The observations were used together with idealized vertical mixed-layer profiles for TKE budget terms to build a simple model for the evolution of TKE (Nilsson et al. 2015b). There are 3 main inputs to the model: near-surface buoyancy flux, wind speed at one height in the surface layer and boundary layer depth. The model is evaluated for TKE and TKE budget terms using measurements and is then used to elucidate some new aspects on the evolution of TKE during the afternoon transition. The simple model is used to illustrate weak turbulence conditions that start to form in the upper part of the boundary layer surprisingly early, during unstable conditions in the afternoon. We refer to these conditions as a pre-residual layer.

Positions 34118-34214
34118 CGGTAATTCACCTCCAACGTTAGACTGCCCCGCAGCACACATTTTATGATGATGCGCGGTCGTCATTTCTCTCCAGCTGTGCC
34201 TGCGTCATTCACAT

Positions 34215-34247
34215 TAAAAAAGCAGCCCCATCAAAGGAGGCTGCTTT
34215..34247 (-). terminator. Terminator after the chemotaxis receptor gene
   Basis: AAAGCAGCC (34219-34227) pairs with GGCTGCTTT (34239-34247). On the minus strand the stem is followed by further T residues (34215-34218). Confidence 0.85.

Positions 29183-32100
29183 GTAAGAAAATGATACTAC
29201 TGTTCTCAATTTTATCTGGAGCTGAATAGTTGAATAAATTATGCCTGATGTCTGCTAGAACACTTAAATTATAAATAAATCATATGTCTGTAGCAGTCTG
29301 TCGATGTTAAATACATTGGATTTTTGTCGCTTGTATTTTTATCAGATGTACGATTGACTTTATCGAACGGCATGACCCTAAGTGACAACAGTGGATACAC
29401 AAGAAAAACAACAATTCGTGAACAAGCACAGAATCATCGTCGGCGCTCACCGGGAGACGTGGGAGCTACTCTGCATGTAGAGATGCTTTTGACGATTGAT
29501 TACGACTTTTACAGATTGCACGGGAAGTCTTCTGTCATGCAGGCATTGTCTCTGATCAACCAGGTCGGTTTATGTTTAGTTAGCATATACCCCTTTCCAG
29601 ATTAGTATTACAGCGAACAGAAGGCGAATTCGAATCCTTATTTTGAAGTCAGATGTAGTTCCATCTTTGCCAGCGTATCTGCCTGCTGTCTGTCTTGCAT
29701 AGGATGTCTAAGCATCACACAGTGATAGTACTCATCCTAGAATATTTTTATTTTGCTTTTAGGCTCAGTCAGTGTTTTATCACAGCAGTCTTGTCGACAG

Many different turbulence decay rates in the afternoon transition are shown to occur in situations of time-varying wind. In cases of increasing wind speed during the afternoon, the near-surface TKE can also increase depending on the amount of shear generation. These new results point out limitations associated with the concept of time-dependent exponent decay laws on the form t-n which have often been used to describe turbulence decay.
References: Nilsson, E., Lohou, F., Lothon, M., Pardyjak, E., Mahrt, L., and Darbieu, C.: Turbulence Kinetic Energy budget during the afternoon transition Part 1: Observed surface TKE budget and Boundary layer description for 10 Intensive Observation Period days, Atmos. Chem. Phys. Discuss., 2015a.
Nilsson, E., Lothon, M., Lohou, F., Pardyjak, E., Hartogensis, O., and Darbieu, C.: Turbulence Kinetic Energy budget during the afternoon transition Part 2: A simple TKE model, Atmos. Chem. Phys. Discuss., 2015b.